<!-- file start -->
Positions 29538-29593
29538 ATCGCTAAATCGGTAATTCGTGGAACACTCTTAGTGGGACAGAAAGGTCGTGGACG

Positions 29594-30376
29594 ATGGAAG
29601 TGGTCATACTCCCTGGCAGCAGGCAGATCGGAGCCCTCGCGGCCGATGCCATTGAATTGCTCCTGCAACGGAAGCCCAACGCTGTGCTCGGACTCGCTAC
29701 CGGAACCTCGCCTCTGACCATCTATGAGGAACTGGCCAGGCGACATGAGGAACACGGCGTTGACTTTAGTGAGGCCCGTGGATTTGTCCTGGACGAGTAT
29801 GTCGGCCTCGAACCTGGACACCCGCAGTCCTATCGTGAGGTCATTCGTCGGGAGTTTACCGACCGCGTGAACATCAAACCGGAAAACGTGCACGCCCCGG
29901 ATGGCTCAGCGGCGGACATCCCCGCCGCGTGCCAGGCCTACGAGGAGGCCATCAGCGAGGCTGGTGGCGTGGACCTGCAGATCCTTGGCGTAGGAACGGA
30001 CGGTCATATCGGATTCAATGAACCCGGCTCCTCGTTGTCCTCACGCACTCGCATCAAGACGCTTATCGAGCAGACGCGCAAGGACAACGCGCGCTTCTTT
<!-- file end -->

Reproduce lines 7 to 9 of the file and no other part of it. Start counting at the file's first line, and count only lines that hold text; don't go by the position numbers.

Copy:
29801 GTCGGCCTCGAACCTGGACACCCGCAGTCCTATCGTGAGGTCATTCGTCGGGAGTTTACCGACCGCGTGAACATCAAACCGGAAAACGTGCACGCCCCGG
29901 ATGGCTCAGCGGCGGACATCCCCGCCGCGTGCCAGGCCTACGAGGAGGCCATCAGCGAGGCTGGTGGCGTGGACCTGCAGATCCTTGGCGTAGGAACGGA
30001 CGGTCATATCGGATTCAATGAACCCGGCTCCTCGTTGTCCTCACGCACTCGCATCAAGACGCTTATCGAGCAGACGCGCAAGGACAACGCGCGCTTCTTT